June 11, 2015 · books

Zen and the Art of Motorcycle Maintenance

During my last holiday I reread Zen and the Art of Motorcycle Maintenance, one of my favourite books. In some parts it might be a bit obscure, so I tried to reframe it through the lens of software engineering. And indeed it made it much more relatable, specially around three quarters in the book, where it talks about quality and gumption. Let's see some examples.

The book cover

Some things you miss because they're so tiny you overlook them. But some things you don't see because they're so huge. We were both looking at the same thing, seeing the same thing, talking about the same thing, thinking about the same thing, except he was looking, seeing, talking and thinking from a completely different dimension.

Ever talked with a product owner or a customer and felt that you where talking about different things?

I think it's important now to tie care to Quality by pointing out that care and Quality are internal and external aspects of the same thing. A person who sees Quality and feels it as he works is a person who cares. A person who cares about what he sees and does is a person who's bound to have some characteristics of Quality.

In my experience this is very true. The best engineers I've worked with are the ones who care. The ones who don't stop until they find the root cause of a bug. The ones who leave the code better than they found it.

Quality isn't something you lay on top of subjects and objects like tinsel on a Christmas tree. Real Quality must be the source of the subjects and objects, the cone from which the tree must start.

In the software world we learned that many years ago. That's why the use of agile methodologies, continuous integration and tests it's so widespread nowadays.

If you're going to repair a motorcycle, an adequate supply of gumption is the first and most important tool. If you haven't got that you might as well gather up all the other tools and put them away, because they won't do you any good. [...] If you haven't got it there's no way the motorcycle can possibly be fixed. But if you have got it and know how to keep it there's absolutely no way in this whole world that motorcycle can keep from getting fixed. It's bound to happen. Therefore the thing that must be monitored at all times and preserved before anything else is the gumption.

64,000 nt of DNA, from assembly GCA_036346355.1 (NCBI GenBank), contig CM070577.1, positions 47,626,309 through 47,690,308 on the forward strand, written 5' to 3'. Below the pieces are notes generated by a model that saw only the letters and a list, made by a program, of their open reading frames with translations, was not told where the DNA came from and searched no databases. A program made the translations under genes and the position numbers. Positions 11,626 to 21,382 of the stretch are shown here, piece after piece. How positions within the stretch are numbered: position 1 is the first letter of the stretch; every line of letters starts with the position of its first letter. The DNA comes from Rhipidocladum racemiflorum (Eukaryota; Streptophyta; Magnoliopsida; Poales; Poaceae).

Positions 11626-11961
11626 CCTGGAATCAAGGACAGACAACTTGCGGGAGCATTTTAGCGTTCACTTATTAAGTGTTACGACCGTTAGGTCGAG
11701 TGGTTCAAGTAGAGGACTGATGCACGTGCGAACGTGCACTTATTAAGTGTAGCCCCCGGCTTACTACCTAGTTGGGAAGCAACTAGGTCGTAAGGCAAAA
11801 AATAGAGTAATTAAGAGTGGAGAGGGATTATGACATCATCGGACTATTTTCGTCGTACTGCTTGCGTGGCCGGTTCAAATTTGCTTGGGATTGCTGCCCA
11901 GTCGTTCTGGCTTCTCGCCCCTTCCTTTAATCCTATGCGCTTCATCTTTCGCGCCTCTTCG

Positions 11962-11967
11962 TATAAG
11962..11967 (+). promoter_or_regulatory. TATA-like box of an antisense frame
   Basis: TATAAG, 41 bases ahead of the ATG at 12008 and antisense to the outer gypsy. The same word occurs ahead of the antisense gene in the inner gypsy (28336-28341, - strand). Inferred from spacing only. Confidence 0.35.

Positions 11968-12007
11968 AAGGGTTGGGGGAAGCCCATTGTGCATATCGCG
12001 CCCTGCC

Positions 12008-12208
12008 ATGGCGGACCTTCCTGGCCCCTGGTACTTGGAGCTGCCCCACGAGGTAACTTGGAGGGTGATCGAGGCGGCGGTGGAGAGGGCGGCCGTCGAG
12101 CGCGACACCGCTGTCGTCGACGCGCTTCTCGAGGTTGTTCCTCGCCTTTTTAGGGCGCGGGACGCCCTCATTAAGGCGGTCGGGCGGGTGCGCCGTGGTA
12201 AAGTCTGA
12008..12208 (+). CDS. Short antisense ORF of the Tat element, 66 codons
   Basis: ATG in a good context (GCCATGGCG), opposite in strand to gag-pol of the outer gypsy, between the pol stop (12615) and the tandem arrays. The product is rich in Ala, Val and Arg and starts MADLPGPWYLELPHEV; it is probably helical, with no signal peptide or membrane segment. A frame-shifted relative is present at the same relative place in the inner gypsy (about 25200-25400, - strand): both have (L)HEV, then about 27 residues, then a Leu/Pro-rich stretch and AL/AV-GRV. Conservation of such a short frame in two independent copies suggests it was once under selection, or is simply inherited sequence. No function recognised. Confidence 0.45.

Indeed, if you're in a hurry to fix a bug and move on is likely that you will end up fixing the symptoms and not the root causes. Or causing another bug while fixing it.

Fortunately with software, unlike motorbikes, you can easily use tests to reproduce bugs before fixing them.

If you have a high evaluation of yourself then your ability to recognize new facts is weakened. Your ego isolates you from the Quality reality. When the facts show that you've just goofed, you're not as likely to admit it. When false information makes you look good, you're likely to believe it. On any mechanical repair job ego comes in for rough treatment. You're always being fooled, you're always making mistakes, and a mechanic who has a big ego to defend is at a terrific disadvantage.

Pirsing describes a number of "gumption traps", as he calls them, but ego is the one that I find more interesting. It's very easy to identify yourself with the work you do and get defensive when someone criticises it. Pretty much everyone has been at this position when getting a code review or after introducing a dumb bug.

You want to know how to paint a perfect painting? It's easy. Make yourself perfect and then just paint naturally. Thats the way all the experts do it. The making of a painting or the fixing of a motorcycle isn't separate from the rest of your existence. If you're a sloppy thinker the six days of the week you aren't working on your machine, what trap avoidances, what gimmicks, can make you all of a sudden sharp on the seventh? It all goes together. [...] The real cycle you're working on is a cycle called yourself. The machine that appears to be "out there" and the person that appears to be "in here" are not two separate things. They grow toward Quality or fall away from Quality together.

You don't work on some code, you work on yourself. I find this thought really interesting, and it's also in line with the software craftsmanship manifesto.

I hope that you enjoyed these ideas as much as I did. Apart from that, the book has a really engaging story behind it, so I encourage you to read it!

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